While Stephen Schwartz's Wicked is proving to be the biggest hit of the current Broadway season, his Children of Eden is wowing audiences in Washington D.C. Like Wicked, this musical retelling of the Book of Genesis is also populated with familiar characters: Adam, Eve, Cain, Abel, and Noah and his seafaring brood.

Although this lesser-known show has yet to see the lights of Broadway, it has been very popular across the country. The D.C. production is housed at the infamous Ford's Theatre until June 6th and is directed and choreographed by David H. Bell with costumes by Mariann Verheyen, lighting by Diane Ferry Williams, and scenic design by James Leonard Joy that all come together to create the very beginning of humankind.

Despite its historical significance, Ford's Theatre was a challenge for Williams, who found herself at odds with the theatre's structural limitations. “Getting sidelight and backlight was almost impossible because there was just no space for the equipment,” she says. “There were only four electrics and once you loaded on four Vari*Lite® VL3000s, there wasn't much room for anything else.”

Williams solved the sidelight problem by incorporating Altman 360Qs and ETC Source Fours onto 6-foot booms that were part of Joy's fins on the sides of the stage. “The sidelight is only head high but it was the best we could get,” she says. “I would've loved to have high sidelight to pick out the performers but it was not to be.” She added that the President's Box is on the forestage and cannot be touched, and since the entire theatre is a museum as well, designers are not able to fall back on tricks of the trade like painting the interior black. She credits Joy's scenery with keeping the audience's eye pulled to the stage rather than the auditorium's historical “distractions.”

She also used 30 Wybron Coloram II colorchangers to solve her backlight conundrum. “With only four electrics, the Colorams and the Vari-Lites became the workhorses of the plot because the tight space dictated what could and couldn't be done,” she says.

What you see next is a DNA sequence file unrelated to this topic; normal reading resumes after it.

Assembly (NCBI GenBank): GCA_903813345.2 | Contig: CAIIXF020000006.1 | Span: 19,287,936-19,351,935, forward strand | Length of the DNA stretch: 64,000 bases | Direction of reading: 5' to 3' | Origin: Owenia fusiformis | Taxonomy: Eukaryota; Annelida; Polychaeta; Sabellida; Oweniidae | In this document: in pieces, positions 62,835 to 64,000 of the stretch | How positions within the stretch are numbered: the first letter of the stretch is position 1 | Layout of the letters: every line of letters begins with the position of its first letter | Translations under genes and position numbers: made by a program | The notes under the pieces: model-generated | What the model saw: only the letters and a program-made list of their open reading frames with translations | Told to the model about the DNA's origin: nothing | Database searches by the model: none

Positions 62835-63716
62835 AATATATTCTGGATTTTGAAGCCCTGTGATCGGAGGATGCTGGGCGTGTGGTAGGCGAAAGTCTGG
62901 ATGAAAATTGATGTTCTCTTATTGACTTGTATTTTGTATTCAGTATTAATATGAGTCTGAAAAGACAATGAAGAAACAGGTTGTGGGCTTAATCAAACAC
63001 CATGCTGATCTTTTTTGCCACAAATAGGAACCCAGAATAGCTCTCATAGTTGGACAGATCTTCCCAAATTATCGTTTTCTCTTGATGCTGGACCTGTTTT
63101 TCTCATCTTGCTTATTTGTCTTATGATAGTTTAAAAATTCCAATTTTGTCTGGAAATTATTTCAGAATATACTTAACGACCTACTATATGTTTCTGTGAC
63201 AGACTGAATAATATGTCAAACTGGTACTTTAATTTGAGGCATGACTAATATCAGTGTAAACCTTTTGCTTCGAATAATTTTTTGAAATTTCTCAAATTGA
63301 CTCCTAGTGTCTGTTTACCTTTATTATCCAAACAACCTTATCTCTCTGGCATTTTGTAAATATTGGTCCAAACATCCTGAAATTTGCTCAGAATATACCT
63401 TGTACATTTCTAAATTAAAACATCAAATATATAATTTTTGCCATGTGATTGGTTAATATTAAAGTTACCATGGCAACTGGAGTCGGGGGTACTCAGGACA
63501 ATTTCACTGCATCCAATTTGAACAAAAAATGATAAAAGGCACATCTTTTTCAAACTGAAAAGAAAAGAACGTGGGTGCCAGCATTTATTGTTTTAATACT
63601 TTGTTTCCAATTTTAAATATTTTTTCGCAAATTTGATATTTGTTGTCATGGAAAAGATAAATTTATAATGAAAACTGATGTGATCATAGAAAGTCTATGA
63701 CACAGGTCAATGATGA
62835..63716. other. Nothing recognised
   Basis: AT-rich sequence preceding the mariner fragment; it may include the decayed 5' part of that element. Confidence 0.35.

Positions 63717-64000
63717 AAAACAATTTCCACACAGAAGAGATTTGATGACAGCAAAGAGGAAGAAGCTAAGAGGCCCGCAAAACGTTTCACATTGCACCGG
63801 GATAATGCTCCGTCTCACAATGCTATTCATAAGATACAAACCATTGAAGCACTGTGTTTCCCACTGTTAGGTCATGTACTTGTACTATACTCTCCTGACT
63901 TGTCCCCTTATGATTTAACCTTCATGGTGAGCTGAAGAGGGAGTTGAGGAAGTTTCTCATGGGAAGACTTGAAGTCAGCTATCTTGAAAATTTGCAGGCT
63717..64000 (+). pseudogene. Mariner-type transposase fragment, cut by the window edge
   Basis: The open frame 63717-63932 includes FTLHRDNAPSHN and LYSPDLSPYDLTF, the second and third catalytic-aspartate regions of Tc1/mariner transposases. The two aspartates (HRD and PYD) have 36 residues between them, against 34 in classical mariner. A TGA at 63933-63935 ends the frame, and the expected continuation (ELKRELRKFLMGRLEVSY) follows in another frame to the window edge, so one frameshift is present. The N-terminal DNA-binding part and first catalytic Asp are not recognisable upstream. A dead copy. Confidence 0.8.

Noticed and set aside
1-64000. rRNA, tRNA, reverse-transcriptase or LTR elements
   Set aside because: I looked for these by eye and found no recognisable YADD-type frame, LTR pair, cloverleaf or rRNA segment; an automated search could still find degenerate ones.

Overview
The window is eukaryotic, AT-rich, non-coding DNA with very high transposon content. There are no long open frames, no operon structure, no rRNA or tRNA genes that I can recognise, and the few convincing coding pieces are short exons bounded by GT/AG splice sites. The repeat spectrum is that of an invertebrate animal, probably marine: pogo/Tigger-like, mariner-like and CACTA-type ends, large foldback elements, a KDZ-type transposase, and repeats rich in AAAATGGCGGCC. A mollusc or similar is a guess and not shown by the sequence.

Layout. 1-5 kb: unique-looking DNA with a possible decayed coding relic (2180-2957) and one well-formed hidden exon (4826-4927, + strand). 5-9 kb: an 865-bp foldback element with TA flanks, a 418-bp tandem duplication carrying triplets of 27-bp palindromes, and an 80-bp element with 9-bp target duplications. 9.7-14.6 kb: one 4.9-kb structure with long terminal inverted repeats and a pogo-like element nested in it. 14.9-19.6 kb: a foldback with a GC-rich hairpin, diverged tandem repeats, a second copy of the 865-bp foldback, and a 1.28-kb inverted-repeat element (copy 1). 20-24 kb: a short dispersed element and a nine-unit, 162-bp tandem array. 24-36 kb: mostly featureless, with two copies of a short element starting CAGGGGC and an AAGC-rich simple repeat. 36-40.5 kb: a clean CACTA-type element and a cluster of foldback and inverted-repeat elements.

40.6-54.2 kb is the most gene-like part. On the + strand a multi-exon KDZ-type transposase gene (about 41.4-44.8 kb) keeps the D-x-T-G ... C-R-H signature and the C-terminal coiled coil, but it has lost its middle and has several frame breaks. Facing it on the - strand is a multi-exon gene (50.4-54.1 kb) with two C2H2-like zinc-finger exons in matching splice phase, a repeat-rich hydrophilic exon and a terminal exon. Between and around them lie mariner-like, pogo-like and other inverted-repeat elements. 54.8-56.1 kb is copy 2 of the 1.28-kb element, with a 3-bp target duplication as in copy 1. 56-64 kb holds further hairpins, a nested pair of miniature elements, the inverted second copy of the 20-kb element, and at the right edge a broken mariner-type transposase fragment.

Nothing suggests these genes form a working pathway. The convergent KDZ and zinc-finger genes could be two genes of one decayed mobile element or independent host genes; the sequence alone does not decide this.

While having to design the creation of man could be daunting, Williams relished the task and found herself relying on Bell's choreography for her inspiration. “The whole show had a very Cirque du Soleil feel to it and that was largely due to the use of these magnificent silks that the actors had,” she explains. “As we staged the opening — ‘The Creation’ — we were basically staging the beginning of all life on the planet as we saw it, which involved the universe coming together with thousands of dots of light from the VL3000s.”

The fixtures also proved integral to the Act I finale. “This is the scene where Eve dies,” Williams explains. “And she is bathed in all white light — which is certainly not a new idea by any means — but the light grows and grows and you see the actors representing the next generation, and it is a very striking moment where we just make the VL3000's light bigger and bigger.”

The concept for the entire show was more abstract than literal, Williams says. “We didn't want to do a Cecil B. DeMille biblical epic,” she says. “The design team drew a lot of its inspiration from African and Aboriginal art and clothes. We pulled a lot from African concepts because the show needed to feel like it was not set in a time period that could be easily recognized. The show is about people rather than a time and has a lot of primitive overtones.”

Despite the challenges of the venue, Williams calls it a lighting designer's dream. “This is one of those shows you could work on forever,” she says. “It was a terrific collaboration, not only with the director and other designers, but also with the crew at Ford's. Even though the show was huge and hard, the collaboration made it very exciting. The designs came right from my heart and onto the stage.”